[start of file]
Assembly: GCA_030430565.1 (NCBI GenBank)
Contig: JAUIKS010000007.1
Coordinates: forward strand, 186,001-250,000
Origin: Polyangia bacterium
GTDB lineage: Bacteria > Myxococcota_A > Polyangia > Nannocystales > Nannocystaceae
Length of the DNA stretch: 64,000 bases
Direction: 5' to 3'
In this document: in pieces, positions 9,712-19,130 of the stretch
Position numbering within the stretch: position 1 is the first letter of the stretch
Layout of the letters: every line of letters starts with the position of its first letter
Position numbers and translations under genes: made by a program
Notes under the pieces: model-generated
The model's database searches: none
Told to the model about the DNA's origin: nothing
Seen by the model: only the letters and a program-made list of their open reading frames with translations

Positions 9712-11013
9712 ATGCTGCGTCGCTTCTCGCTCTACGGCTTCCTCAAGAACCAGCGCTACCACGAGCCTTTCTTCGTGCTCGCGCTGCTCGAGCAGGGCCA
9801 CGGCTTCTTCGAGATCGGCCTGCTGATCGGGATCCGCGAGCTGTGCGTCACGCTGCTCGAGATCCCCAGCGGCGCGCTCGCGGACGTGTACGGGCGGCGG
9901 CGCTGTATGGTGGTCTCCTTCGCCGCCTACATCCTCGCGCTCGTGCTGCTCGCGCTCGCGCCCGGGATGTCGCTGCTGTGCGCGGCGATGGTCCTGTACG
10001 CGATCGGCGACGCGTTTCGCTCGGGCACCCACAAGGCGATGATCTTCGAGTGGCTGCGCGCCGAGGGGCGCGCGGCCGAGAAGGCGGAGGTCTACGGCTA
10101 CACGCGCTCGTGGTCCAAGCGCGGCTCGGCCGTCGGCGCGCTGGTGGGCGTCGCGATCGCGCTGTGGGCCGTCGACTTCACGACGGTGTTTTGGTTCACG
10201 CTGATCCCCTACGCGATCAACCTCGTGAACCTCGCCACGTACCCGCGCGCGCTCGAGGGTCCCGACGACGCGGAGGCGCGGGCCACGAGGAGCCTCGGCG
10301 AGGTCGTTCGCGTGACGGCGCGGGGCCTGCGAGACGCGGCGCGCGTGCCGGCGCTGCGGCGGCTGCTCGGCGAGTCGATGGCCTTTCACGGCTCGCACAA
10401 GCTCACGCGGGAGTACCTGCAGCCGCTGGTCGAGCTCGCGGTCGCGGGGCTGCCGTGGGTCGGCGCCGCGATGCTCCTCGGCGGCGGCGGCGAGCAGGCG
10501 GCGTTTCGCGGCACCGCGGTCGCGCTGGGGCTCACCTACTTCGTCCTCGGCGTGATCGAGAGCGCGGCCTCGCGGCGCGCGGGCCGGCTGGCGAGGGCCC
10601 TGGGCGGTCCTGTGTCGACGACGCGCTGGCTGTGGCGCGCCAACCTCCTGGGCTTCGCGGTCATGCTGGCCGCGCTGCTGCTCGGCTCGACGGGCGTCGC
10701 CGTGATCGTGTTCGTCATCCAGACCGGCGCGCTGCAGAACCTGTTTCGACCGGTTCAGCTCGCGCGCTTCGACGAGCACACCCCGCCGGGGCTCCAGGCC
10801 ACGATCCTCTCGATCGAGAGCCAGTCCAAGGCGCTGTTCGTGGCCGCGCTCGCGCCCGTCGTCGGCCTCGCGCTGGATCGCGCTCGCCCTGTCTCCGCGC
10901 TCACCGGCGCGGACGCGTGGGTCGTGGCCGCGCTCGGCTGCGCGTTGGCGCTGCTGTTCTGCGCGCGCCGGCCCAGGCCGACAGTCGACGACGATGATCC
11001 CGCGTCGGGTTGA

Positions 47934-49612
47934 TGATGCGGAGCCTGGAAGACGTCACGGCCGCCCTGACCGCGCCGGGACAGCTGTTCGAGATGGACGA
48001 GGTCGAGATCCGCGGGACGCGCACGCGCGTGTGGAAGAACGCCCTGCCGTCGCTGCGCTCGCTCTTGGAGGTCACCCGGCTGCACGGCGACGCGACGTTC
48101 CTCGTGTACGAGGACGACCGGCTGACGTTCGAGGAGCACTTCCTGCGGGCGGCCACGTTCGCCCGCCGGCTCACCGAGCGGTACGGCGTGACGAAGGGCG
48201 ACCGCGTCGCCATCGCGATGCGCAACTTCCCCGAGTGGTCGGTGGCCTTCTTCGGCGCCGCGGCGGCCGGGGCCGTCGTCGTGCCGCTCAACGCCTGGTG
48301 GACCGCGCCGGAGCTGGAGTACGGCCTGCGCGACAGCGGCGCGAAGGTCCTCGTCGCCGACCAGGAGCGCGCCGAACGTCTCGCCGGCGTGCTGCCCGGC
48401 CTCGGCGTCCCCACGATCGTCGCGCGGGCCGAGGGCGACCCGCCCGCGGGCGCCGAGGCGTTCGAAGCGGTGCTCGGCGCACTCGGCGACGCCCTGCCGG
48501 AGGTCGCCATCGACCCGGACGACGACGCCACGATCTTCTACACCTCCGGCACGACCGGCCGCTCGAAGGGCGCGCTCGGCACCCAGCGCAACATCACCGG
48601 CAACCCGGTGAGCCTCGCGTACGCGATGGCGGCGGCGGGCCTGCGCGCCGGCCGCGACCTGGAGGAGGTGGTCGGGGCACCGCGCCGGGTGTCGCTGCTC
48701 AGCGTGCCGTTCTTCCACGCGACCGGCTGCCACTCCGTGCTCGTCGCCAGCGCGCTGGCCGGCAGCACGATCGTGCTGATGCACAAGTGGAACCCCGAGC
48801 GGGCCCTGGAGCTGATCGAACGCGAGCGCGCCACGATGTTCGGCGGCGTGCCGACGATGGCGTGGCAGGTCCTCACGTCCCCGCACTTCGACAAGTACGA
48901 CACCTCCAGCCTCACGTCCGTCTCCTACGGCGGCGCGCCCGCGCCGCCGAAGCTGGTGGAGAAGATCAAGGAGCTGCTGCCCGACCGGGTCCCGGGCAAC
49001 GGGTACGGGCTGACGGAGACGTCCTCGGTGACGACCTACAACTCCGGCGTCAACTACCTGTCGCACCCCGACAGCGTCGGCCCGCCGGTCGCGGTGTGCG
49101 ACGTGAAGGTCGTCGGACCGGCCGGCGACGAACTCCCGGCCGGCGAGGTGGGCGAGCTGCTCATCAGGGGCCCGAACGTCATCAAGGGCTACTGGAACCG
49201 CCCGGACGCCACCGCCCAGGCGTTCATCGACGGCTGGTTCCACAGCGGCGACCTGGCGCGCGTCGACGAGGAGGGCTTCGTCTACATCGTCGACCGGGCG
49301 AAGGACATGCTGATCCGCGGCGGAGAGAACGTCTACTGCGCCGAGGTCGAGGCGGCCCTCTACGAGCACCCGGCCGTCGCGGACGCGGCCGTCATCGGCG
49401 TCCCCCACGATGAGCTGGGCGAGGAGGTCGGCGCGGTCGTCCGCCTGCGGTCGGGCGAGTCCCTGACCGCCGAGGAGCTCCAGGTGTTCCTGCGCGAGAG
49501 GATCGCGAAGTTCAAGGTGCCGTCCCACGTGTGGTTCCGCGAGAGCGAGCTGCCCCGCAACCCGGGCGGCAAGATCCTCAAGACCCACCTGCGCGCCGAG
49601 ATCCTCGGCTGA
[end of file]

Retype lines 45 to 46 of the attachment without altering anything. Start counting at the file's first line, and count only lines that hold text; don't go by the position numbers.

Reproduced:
49201 CCCGGACGCCACCGCCCAGGCGTTCATCGACGGCTGGTTCCACAGCGGCGACCTGGCGCGCGTCGACGAGGAGGGCTTCGTCTACATCGTCGACCGGGCG
49301 AAGGACATGCTGATCCGCGGCGGAGAGAACGTCTACTGCGCCGAGGTCGAGGCGGCCCTCTACGAGCACCCGGCCGTCGCGGACGCGGCCGTCATCGGCG